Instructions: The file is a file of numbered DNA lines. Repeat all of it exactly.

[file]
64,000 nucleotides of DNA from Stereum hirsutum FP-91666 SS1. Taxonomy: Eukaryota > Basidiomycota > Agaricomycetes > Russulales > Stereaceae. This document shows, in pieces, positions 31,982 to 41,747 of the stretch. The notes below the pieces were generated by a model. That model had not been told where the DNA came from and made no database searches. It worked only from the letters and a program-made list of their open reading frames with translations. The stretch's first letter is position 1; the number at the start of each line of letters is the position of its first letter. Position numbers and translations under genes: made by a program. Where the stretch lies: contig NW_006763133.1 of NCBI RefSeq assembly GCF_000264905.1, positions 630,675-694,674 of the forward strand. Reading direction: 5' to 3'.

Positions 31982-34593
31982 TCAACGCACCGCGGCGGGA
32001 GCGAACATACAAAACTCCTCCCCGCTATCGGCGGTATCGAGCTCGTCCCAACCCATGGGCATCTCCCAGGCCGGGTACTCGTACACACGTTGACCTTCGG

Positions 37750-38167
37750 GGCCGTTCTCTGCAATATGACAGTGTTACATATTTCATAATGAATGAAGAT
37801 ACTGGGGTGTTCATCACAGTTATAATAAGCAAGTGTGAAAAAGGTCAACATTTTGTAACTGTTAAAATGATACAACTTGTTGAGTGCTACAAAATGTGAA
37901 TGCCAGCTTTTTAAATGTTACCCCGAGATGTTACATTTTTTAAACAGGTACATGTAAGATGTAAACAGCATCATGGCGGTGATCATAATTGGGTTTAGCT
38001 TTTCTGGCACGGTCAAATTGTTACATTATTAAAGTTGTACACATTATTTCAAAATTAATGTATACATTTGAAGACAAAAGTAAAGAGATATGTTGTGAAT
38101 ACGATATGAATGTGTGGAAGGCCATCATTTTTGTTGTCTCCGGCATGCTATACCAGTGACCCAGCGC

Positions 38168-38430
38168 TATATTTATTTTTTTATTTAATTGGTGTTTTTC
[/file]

64,000 nucleotides of DNA from Stereum hirsutum FP-91666 SS1. Taxonomy: Eukaryota > Basidiomycota > Agaricomycetes > Russulales > Stereaceae. This document shows, in pieces, positions 31,982 to 41,747 of the stretch. The notes below the pieces were generated by a model. That model had not been told where the DNA came from and made no database searches. It worked only from the letters and a program-made list of their open reading frames with translations. The stretch's first letter is position 1; the number at the start of each line of letters is the position of its first letter. Position numbers and translations under genes: made by a program. Where the stretch lies: contig NW_006763133.1 of NCBI RefSeq assembly GCF_000264905.1, positions 630,675-694,674 of the forward strand. Reading direction: 5' to 3'.

Positions 31982-34593
31982 TCAACGCACCGCGGCGGGA
32001 GCGAACATACAAAACTCCTCCCCGCTATCGGCGGTATCGAGCTCGTCCCAACCCATGGGCATCTCCCAGGCCGGGTACTCGTACACACGTTGACCTTCGG

Positions 37750-38167
37750 GGCCGTTCTCTGCAATATGACAGTGTTACATATTTCATAATGAATGAAGAT
37801 ACTGGGGTGTTCATCACAGTTATAATAAGCAAGTGTGAAAAAGGTCAACATTTTGTAACTGTTAAAATGATACAACTTGTTGAGTGCTACAAAATGTGAA
37901 TGCCAGCTTTTTAAATGTTACCCCGAGATGTTACATTTTTTAAACAGGTACATGTAAGATGTAAACAGCATCATGGCGGTGATCATAATTGGGTTTAGCT
38001 TTTCTGGCACGGTCAAATTGTTACATTATTAAAGTTGTACACATTATTTCAAAATTAATGTATACATTTGAAGACAAAAGTAAAGAGATATGTTGTGAAT
38101 ACGATATGAATGTGTGGAAGGCCATCATTTTTGTTGTCTCCGGCATGCTATACCAGTGACCCAGCGC

Positions 38168-38430
38168 TATATTTATTTTTTTATTTAATTGGTGTTTTTC